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Wednesday, June 9, 2010

Book Review 2: Toxic Parents, A Book About Changing Your Life For The Better






General: This book is about overcoming the obstacles of hurtful parents as an adult.                                                                                



  Amazon.com review:


"All parents fall short from time to time. But Susan Forward pulls no punches when it comes to those whose deficiencies cripple their children emotionally. Her brisk, unreserved guide to overcoming the stultifying agony of parental manipulation--from power trips to guilt trips and all other killers of self worth--will help deal with the pain of childhood and move beyond the frustrating relationship patterns learned at home."

    
Toxic Parents: Overcoming Their Hurtful Legacy and Reclaiming Your Life
  • Paperback: 324 pages
  • Publisher: Bantam (January 2, 2002)
  • Language: English
  • ISBN-10: 0553381407
  • ISBN-13: 978-0553381405


      Toxic Parents is a book written by PhD., Susan Forward with Craig Buck. Susan is a therapist, and has helped many people through group therapy, individual therapy, as well as through an ABC radio show. In Toxic Parents is written to help adults deal with "inadequate" parents. Susan and Craig help guide the reader through identifying toxic parents, dealing with adult emotions, confronting toxic parents and overcoming the emotional burdens in order to achieve a sense of wellbeing. 
      
      Susan begins her book by identifying what exactly the term "toxic parents" means. Susan describes on page 5 that while not every parent is perfect, but, there are certain types of parents who, through their behavior and attitude, cause considerable damage to a child, ". . .there are many parents whose negative patterns of behavior are consistent and dominant in a child's life. These are the parents who do the harm." These are the  parents who Susan labels as "toxic" parents. Susan sets her book up by examining many of the common types of "toxic parents": "perfect" parents, inadequate parents, controlling parents, alcoholic (or drug addicted) parents, verbally abusive parents, physically abusive parents, and sexually abusive parents. Susan goes into great detail, and also cites examples from her many previous clients. This shows the reader that others have gone through similar situations, and gives the audience a sense of familiarity. 
       
      Susan develops her advice further, by offering plenty of examples of how patients described their own feelings (often of guilt, shame, worthlessness, and depression), and how the reader as well as the patient can deal with these emotions. Susan also allows you to feel better about yourself: she stresses that there is no need for you to forgive your abusers, and there is no need for you to feel guilty about it.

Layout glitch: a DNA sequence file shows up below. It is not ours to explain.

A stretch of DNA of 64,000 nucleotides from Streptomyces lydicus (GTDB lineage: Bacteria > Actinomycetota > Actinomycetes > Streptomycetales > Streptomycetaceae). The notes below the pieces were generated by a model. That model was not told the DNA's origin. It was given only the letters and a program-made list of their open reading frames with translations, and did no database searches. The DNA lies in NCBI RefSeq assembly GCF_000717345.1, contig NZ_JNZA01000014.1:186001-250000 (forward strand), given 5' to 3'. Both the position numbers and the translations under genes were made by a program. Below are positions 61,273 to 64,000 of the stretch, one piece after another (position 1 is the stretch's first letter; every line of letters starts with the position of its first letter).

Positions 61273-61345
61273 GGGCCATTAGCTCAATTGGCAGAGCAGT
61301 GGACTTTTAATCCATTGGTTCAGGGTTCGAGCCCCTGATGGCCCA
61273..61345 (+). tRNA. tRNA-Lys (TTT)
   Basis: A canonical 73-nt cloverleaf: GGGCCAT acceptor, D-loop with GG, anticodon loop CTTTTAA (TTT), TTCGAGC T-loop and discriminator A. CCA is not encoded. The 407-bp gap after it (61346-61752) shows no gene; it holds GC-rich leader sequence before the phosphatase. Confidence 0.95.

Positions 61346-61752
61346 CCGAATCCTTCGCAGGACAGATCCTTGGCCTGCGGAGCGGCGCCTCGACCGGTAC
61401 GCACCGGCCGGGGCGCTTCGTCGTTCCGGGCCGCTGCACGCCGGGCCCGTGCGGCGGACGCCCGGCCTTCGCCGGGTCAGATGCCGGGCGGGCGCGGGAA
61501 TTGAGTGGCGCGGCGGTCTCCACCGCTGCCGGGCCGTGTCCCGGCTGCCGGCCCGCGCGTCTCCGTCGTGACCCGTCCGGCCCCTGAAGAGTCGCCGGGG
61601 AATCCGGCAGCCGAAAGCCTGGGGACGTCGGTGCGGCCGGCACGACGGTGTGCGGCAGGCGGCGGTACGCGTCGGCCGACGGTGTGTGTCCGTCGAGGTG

In Toxic Parents, Susan stresses that it is important that you confront your abusers, whether it be in a letter (which you can choose to mail, or keep for yourself), or in person. There is also a wonderful section of this book that discusses dealing with deceased parents. Susan truly understands the apprehension and anxiety suffered by patients as they prepare to confront their parents, and she walks you through the steps of overcoming those emotions. It is also not a hidden secret that some parents do not react well to confrontation, and Susan is ready to handle these types of responses. In Toxic Parents, Susan discusses all different types of reactions, as well as gives plenty of examples from patients who received those exact responses from their own parents. 
     
      Susan truly leads the reader through a journey that allows them to create self-confidence, and a healthy viewpoint of their world. By the end of the book, (assuming you read it slowly, and work through each scenario she offers) the reader should be able to move on with their life, and reflect on the future choices they want to make. Readers can chose to seek out additional therapy, to continue working on emotions that Toxic Parents helped them explore, or, if they feel ready, they can begin to decide how to deal with their parents. Many choose to maintain contact with their parents, regardless of how minimal, while some patients choose to separate themselves from their parents entirely. Whatever your choice, Susan helps the reader come to a healthy place where they can rationally decide their live course. 
      
      Toxic Parents can group so many different types of abuse together in one book because the products of abuse are very similar, no matter what type of abuse you suffered. No matter what the type of "toxic parent" you grew up with, you can learn from each section of this book. Susan offers many different ways to work out each problem and emotion. Also, the amount of personal accounts collected within this book creates a perfect balance of teacher and student opinions. No matter how your "toxic parent" made you feel as a child, this book creates a positive path to healthy thinking. 


Dear Abby Review:  "A dynamic, powerful, hard-hitting book. It offers tremendous hope as well as understanding. It could truly be a lifesaver." ~ Abigail Van Buren, Dear Abby

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